CHARLOTTE, N.C. – An Ohio teenager died over the weekend after contracting a rare brain-eating amoeba after visiting an outdoor recreation facility.
The 18-year-old girl was on a church trip in Charlotte, North Carolina when the group stopped at the U.S. Whitewater Center and went whitewater rafting, WCMH reports.
While it is unclear if this is the exact location the girl contracted the disease, Jim Wilson, a pastor at the teen’s church, says it was the only place the group went where there was water.
The U.S. National Whitewater Center in Charlotte, North Carolina, said it met with health officials from Mecklenburg County Tuesday afternoon to discuss this case.
Wilson says the teen was part of his church’s youth music ministry.
She was part of a group of students who were traveling to West Virginia and North Carolina to sing at churches and nursing homes.
While infections from Naegleria fowleri are rare, they’re usually fatal. Here’s what to know about the brain-eating parasite:
What is it?
Naegleria fowleri is a single-celled organism that can cause a brain infection called primary amebic meningoencephalitis, or PAM, the Centers for Disease Control and Prevention said.
It’s typically found in warm fresh water such as lakes, rivers and hot springs.
“These disease-causing organisms are naturally present in most lakes, ponds, and rivers but multiply rapidly in very warm and stagnant water,” the Oklahoma State Department of Health said.
How do you get it?
People can get infected by swimming or diving into infected, warm bodies of water, the CDC said. The amoeba enters the nose and travels to the brain.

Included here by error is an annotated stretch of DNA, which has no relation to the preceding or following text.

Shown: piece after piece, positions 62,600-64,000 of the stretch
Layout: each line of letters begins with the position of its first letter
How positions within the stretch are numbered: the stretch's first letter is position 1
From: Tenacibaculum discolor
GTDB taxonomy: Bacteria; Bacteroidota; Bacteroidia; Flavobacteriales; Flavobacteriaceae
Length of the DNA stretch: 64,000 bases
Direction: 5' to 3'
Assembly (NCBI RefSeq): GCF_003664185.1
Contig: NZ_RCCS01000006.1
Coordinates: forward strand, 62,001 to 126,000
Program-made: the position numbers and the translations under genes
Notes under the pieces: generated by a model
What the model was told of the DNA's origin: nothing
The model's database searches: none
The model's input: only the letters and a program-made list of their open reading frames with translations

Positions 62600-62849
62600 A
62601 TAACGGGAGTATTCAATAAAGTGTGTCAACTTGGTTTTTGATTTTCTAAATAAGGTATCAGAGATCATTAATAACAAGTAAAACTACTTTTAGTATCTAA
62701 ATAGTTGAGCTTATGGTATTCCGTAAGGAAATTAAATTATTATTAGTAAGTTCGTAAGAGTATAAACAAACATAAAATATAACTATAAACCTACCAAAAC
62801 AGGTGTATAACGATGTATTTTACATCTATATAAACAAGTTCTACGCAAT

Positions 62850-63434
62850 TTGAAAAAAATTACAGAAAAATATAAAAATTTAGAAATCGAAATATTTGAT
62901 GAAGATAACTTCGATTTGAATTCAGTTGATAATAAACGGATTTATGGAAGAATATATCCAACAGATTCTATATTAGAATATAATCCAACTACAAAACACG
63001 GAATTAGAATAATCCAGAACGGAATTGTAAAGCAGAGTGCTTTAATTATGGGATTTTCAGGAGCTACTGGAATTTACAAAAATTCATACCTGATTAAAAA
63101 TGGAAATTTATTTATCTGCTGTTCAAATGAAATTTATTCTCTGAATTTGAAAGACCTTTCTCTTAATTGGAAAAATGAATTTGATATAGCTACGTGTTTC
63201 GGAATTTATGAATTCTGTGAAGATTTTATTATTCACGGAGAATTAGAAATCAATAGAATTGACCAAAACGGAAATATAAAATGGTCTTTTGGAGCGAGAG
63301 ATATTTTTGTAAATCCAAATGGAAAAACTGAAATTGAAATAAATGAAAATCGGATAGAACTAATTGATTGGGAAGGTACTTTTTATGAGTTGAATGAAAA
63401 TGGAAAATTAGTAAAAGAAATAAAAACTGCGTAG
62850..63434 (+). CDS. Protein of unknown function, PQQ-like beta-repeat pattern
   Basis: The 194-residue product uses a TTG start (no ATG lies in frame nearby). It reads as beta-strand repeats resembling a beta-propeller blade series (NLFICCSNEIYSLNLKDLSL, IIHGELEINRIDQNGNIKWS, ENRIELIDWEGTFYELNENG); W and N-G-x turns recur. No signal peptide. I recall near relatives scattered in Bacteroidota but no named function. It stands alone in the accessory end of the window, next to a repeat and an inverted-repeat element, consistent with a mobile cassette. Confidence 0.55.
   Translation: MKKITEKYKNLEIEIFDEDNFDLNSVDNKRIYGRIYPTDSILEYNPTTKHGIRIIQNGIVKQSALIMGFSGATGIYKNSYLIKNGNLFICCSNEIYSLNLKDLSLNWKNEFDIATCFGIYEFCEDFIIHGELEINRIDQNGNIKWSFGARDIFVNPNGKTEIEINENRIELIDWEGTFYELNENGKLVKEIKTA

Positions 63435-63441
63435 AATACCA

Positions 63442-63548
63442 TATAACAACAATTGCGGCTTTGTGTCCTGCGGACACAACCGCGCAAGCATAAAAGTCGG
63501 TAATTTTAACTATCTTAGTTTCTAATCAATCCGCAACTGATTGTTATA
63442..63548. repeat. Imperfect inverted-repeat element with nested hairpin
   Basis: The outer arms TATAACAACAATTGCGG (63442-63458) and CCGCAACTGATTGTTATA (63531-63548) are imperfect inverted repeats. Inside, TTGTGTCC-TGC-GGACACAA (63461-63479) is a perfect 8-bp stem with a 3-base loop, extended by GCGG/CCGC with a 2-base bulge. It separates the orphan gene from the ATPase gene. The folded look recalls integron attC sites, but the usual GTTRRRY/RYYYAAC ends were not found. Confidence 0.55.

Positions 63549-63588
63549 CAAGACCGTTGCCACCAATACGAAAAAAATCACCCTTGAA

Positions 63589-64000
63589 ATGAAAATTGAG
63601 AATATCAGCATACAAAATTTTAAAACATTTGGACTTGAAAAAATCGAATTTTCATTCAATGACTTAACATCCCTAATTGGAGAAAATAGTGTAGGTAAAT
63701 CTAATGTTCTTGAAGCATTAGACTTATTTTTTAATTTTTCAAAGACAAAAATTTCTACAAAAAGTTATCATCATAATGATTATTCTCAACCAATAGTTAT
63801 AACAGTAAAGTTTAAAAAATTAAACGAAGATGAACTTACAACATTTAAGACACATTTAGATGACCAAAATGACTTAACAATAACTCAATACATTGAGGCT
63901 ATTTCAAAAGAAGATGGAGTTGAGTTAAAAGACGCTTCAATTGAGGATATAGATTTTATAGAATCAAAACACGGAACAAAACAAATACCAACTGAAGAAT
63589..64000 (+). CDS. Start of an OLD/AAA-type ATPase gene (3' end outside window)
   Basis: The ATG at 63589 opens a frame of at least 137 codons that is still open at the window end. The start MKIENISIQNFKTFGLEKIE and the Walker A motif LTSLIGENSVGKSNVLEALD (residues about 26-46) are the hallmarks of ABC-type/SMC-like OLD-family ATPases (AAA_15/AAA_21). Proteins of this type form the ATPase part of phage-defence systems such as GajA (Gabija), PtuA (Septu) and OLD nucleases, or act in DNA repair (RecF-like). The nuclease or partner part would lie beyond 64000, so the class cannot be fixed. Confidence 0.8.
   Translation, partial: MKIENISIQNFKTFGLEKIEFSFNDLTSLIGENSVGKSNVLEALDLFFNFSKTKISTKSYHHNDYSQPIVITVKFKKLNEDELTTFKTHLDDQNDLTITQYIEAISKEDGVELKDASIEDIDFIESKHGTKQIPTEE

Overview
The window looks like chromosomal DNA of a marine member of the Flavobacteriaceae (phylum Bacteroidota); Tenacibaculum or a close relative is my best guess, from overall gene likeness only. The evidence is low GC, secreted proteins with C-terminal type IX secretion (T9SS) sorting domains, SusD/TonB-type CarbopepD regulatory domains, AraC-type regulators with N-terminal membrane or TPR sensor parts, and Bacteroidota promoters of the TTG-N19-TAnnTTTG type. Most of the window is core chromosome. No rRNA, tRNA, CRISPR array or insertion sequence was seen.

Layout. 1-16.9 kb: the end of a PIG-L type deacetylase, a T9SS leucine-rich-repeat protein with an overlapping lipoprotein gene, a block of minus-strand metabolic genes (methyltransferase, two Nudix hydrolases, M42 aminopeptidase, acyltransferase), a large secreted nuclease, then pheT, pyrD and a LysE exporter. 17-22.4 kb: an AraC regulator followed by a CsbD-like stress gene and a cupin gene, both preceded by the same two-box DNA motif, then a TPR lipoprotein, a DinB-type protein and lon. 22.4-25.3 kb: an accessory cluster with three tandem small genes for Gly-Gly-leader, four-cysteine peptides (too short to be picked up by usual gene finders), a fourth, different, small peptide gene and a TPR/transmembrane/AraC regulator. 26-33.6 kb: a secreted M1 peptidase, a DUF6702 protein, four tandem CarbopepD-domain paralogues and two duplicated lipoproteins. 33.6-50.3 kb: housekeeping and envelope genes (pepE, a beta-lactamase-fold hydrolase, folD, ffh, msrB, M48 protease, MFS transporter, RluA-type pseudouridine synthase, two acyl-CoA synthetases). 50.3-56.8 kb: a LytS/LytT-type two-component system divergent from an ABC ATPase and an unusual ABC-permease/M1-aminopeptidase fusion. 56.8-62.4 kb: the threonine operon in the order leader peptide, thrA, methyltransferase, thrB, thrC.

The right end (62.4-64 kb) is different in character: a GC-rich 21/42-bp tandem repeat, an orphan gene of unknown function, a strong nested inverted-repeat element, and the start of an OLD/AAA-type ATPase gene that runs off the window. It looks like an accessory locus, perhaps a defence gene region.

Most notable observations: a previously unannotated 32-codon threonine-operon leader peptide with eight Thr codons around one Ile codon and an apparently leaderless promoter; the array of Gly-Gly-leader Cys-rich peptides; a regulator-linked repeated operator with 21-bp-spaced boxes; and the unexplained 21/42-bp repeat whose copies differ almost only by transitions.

In extremely rare cases, swimmers can get infected from pools that are not adequately chlorinated.
But it’s impossible to get infected by drinking water contaminated with the amoeba. And infections are not contagious.
How often does it strike?
Texas and Florida lead in reported cases of primary amebic meningoencephalitis during that time frame. California, Arizona, Oklahoma, Arkansas, Georgia, South Carolina and Virginia are the next highest, with between five and nine cases each, according to the CDC.
How often is it fatal?
Very often. Of those 138 cases, only three people survived.
Who else has gotten infected recently?
In 2013, 12-year-old Zachary Reyna of Florida became infected after he went knee-boarding in fresh water near his home. He later died.
That same summer, Kali Hardig of Arkansas went for a swim and was infected by the parasite.
Despite the incredible odds against her, Kali survived.
How can you prevent it?
The extreme rarity and randomness of such infections can make it difficult to predict where they might occur.
“It is unknown why certain persons become infected with (Naegleria fowleri) while millions of others exposed to warm recreational fresh waters do not, including those who were swimming with people who became infected,” the CDC said.
The Kansas health department advises swimmers to use nose plugs when swimming in fresh water.
It also suggests not stirring up the sediment at the bottom of shallow freshwater areas and keeping your head above the water in hot springs.
The Oklahoma health department also said people shouldn’t swim in stagnant water, water that is cloudy and green, or water that has a foul odor.
It also said signs that say “no swimming” should be taken seriously.